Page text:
College application deadlines often fall in November for early decision or early action and January for regular decision (though these vary by school). Plan to get your CSS Profile in before that time.
- Submit the CSS Profile to every participating school you’re applying to. Given the investment, you might be tempted to add only your top-choice college to the application. But you likely can’t predict which school will offer you the most aid. One school could have a larger budget for aid than another, and you could miss out if you don’t submit a CSS Profile to a school. Investing the money to see what aid you qualify for is usually worth the application cost.
- Consider shifting assets from the student to the parent. A school might give greater weight to assets in the student’s name than the parents’, though the financial aid formula varies by college.
- Be careful when listing assets. Know that your parents’ home may also be taken into account, so be sure not to overestimate its value.
- Keep track of deadlines. Your school’s deadline for the CSS Profile might be earlier than you realize. Make sure you’re tracking the CSS Profile deadline along with the FAFSA and application deadlines.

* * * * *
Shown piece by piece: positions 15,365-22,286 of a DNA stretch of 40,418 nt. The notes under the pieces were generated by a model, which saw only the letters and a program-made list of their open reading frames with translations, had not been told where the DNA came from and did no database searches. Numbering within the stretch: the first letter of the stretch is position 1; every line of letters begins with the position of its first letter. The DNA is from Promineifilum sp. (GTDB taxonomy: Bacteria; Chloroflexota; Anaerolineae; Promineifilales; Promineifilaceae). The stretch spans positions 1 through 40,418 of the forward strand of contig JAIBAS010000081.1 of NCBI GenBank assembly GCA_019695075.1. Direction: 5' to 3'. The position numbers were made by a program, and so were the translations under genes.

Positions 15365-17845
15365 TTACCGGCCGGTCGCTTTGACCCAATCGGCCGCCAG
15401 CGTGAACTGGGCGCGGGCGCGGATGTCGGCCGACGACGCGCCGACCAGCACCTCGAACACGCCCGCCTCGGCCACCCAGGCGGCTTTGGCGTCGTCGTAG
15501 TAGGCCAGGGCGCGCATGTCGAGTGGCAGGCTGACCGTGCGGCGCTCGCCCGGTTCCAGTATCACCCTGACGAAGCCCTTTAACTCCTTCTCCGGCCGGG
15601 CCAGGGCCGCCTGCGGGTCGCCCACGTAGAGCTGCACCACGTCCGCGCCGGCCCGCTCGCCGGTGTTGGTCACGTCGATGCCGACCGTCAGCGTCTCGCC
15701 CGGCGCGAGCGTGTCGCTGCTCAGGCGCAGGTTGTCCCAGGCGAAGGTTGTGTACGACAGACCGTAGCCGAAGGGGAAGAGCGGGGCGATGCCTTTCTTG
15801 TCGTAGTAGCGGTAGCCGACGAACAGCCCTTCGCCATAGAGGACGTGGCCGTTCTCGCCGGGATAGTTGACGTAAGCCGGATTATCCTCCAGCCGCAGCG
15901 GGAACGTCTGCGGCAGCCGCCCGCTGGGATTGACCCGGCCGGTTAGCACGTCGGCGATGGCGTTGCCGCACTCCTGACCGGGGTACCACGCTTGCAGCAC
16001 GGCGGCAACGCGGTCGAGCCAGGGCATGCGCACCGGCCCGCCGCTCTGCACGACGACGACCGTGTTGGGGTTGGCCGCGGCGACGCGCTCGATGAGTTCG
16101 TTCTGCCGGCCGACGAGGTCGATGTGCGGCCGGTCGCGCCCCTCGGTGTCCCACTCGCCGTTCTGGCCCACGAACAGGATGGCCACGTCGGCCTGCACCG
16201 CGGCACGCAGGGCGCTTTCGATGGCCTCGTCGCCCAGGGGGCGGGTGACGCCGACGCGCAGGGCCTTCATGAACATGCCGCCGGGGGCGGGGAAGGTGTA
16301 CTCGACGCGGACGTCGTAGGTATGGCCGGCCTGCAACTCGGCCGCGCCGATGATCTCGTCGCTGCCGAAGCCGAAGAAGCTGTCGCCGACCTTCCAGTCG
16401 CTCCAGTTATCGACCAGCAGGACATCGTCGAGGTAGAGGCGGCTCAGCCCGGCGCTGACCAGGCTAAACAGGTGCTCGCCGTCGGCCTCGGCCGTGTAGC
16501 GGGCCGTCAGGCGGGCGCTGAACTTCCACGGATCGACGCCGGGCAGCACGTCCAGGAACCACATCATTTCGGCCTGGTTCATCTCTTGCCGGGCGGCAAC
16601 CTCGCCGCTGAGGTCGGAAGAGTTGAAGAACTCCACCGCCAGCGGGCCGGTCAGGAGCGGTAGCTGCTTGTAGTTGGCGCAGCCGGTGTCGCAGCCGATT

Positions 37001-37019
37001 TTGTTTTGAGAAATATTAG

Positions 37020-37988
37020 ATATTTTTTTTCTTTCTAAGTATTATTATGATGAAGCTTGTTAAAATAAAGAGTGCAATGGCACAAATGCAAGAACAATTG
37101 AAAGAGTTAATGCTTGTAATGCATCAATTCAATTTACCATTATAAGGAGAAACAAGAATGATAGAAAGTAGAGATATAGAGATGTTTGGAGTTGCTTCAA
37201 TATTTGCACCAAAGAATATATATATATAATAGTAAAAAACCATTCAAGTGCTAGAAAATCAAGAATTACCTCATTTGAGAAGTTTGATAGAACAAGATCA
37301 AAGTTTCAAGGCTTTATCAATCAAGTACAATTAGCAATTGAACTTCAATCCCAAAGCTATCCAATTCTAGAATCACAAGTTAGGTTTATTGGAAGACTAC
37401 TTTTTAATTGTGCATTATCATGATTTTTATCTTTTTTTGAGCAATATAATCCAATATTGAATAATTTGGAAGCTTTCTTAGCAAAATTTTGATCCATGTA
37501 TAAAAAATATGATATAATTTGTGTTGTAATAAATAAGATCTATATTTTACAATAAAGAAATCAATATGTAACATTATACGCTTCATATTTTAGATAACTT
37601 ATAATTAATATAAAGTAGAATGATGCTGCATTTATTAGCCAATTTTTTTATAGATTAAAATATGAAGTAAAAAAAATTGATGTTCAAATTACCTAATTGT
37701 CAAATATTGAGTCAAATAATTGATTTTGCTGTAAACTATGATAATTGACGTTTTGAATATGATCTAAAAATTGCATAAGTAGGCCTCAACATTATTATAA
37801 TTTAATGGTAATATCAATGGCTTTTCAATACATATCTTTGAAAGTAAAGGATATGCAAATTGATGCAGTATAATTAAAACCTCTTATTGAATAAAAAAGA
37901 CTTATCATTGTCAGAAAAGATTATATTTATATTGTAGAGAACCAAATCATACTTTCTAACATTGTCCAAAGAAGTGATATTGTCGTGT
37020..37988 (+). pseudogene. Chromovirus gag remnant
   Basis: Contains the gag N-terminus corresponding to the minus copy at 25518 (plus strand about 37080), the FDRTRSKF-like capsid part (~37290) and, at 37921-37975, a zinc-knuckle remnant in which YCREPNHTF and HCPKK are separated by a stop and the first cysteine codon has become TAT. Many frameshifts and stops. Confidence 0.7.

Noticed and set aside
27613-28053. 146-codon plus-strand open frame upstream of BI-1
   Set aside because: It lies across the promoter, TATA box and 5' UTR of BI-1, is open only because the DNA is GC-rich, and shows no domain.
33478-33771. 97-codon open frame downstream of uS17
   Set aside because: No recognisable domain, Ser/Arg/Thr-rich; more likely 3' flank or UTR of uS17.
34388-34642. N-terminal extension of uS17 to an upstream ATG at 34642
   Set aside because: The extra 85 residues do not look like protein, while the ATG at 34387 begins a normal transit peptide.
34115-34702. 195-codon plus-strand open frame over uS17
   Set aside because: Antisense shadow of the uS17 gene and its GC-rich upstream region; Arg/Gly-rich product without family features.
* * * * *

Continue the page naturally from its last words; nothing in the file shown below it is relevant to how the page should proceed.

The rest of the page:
To complete the application, you’ll first need to register with the College Board. You’ll also want to have the following financial documents handy (both yours and your parents’):
- Most recent tax return
- W-2 forms and any other records of income from the current year
- Current bank statements
- Records of assets
Once you have your documents ready and you register for an account, you can start your application. After you sign up on the site, you can add more colleges at any time.
You can receive an application fee waiver if you’re an orphan or a ward of the court under 24, you’ve received an SAT fee waiver or your parents make $45,000 or less per year with a family of four.
Although this application is detailed, you don’t have to finish it all in one sitting. You can save your progress and then log in to the dashboard when you’re ready to finish.
Visit the dashboard periodically after you’ve completed the application. You’ll be able to check on your application and add more colleges or any additional documentation that’s requested of you.
Some items on the application may confuse first-time users. Here are a few situations to be ready for: